When it comes to green alternatives, the light at the end of the tunnel might just be the LED, or light-emitting diode. Unlike incandescents, LEDs don't have filaments to burn out, and, more important, they don't waste the majority of their energy output on useless heat. Instead, they illuminate via the movement of electrons in a semiconductor material.
"LEDs have the hugest potential for the residential market," says lighting designer Nancy Clanton, founder of Colorado-based Clanton & Associates, a company specializing in sustainable lighting design. "Where CFLs fail, LEDs will surely take over. And color? Oh, my gosh—you can pretty much dial up any color you want with an LED."
So far, LEDs have been used commercially in dashboard indicator lights and traffic lights. But a few companies are starting to produce them for the home. Dallas-based Lighting Science, for example, offers LED bulbs that resemble incandescents in appearance and can be screwed into any standard socket. While light quality and color are crisp and white, the bulbs aren't nearly as bright as incandescents and, at least for now, are better suited for use in desk lamps or reading lights. Other companies, such as C. Crane and Ledtronics, are also offering LEDs, but the big guys—namely GE, Philips, and Sylvania—are about five years away from introducing their own versions.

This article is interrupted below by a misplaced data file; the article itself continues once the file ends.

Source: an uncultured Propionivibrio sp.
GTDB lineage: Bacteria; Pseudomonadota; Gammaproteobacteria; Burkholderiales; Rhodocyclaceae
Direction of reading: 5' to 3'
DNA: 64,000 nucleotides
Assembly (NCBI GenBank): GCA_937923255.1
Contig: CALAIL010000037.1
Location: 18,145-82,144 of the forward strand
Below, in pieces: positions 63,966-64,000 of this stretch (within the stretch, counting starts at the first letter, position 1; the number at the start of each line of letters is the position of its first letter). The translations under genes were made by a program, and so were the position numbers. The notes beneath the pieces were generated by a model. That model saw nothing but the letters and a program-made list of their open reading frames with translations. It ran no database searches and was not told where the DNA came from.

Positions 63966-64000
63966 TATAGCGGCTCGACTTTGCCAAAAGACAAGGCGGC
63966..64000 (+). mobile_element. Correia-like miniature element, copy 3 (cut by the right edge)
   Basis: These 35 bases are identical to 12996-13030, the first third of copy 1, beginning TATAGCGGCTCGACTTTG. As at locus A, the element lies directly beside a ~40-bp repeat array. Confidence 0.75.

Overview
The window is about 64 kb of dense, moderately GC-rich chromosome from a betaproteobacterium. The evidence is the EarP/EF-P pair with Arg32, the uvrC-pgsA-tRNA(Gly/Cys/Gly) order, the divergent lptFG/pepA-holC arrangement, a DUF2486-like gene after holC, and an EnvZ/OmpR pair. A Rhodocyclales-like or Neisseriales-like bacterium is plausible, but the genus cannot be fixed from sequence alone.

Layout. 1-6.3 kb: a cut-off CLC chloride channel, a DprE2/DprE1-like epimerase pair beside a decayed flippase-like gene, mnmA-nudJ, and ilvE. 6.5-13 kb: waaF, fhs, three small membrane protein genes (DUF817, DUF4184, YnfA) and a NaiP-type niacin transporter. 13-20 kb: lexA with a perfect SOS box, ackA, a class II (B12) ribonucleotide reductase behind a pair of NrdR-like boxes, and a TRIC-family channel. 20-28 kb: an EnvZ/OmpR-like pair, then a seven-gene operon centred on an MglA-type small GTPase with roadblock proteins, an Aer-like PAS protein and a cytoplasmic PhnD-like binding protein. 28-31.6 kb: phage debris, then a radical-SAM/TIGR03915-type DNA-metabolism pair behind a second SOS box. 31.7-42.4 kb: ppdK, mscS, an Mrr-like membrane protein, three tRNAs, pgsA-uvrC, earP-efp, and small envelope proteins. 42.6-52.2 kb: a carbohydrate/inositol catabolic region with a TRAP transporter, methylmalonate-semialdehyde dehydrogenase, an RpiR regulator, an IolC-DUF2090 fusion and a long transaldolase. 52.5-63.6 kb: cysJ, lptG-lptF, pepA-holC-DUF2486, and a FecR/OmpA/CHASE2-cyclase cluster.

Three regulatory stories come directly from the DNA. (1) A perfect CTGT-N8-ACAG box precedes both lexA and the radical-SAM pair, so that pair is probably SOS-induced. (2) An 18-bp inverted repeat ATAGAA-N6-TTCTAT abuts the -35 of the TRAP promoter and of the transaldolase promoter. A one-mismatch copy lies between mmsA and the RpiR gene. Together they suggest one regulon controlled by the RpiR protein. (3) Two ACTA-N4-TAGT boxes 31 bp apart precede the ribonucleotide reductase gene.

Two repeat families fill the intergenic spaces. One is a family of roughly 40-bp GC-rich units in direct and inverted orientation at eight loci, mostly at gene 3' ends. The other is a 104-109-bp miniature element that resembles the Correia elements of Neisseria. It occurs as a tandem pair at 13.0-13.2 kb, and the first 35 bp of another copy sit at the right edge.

"The battle we all face right now is cost," says Lighting Science president Ron Lusk. "The efficiency is great, but they are still cost-prohibitive." Indeed, his company's 30-watt "warm white" bulb costs almost $50. But Lusk is quick to point out that it costs 90 percent less to run than an incandescent and can last up to 50,000 hours, compared with a CFL's 10,000 hours and an incandescent's 1,200. "From a payback standpoint, it's almost free," says Lusk, adding, rather convincingly, "I truly believe that LEDs are the future of lighting."
Unlike CFLs, with their trademark squiggle, LEDs have yet to develop
an iconic shape. Some look like traditional incandescents, while others, with their clear glass and exposed diodes, look like something out of 1950s sci-fi. The aluminum fins on some LEDs are heat sinks, which keep the bulbs cool to the touch.